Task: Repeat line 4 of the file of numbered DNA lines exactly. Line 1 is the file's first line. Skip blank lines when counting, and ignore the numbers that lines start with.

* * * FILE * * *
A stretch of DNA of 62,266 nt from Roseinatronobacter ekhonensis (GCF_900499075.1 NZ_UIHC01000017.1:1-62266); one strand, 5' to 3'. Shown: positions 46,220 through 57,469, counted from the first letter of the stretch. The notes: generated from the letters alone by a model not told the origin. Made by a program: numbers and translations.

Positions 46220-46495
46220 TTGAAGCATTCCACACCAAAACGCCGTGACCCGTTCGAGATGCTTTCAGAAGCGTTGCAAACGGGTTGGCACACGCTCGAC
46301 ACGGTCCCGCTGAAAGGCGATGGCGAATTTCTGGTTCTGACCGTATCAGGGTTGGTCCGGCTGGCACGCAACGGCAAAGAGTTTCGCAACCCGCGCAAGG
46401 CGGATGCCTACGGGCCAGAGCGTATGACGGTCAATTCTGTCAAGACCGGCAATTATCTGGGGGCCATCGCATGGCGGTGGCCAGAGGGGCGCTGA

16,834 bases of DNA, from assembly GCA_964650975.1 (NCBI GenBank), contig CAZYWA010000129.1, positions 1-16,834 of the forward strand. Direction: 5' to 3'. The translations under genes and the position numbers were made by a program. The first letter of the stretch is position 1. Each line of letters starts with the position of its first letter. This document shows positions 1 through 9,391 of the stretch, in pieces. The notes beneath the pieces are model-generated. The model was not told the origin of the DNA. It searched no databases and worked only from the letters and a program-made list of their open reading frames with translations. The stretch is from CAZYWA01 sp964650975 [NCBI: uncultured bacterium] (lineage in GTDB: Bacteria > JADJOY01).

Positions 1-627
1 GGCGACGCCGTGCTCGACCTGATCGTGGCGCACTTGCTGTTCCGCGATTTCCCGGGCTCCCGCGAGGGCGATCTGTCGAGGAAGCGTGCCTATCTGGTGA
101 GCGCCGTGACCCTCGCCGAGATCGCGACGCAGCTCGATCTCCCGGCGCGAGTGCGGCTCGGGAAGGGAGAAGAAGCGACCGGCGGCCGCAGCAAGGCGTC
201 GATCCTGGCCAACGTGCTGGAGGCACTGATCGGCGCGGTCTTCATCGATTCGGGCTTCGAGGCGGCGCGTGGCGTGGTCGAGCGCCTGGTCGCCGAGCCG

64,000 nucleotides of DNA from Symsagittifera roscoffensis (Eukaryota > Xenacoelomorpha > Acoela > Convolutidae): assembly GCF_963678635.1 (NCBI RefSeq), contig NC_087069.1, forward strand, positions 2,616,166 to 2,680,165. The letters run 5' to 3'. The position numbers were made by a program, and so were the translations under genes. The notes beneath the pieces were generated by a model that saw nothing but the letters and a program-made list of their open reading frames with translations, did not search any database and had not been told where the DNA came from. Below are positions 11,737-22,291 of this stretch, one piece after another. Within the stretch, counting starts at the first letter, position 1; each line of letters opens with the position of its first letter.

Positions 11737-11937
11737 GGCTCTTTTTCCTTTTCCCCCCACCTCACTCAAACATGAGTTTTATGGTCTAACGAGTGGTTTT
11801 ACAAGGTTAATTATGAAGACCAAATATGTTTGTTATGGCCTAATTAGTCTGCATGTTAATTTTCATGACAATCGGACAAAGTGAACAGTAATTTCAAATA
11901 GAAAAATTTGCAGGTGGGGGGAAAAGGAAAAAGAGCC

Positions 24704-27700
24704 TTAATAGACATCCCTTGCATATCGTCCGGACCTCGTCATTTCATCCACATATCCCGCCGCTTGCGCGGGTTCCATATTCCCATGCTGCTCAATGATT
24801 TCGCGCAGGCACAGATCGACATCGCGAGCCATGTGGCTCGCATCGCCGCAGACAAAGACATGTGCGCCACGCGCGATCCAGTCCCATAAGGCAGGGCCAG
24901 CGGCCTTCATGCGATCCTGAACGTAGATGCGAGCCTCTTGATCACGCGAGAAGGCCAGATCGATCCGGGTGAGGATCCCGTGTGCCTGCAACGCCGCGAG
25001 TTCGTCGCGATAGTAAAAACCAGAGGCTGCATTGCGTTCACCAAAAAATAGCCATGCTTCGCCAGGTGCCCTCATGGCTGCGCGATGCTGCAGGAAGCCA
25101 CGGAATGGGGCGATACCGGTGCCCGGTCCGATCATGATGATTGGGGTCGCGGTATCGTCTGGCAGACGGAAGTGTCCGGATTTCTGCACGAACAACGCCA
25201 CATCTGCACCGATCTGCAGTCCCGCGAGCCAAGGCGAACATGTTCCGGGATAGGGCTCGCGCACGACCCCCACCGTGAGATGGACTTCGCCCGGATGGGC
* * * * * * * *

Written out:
46301 ACGGTCCCGCTGAAAGGCGATGGCGAATTTCTGGTTCTGACCGTATCAGGGTTGGTCCGGCTGGCACGCAACGGCAAAGAGTTTCGCAACCCGCGCAAGG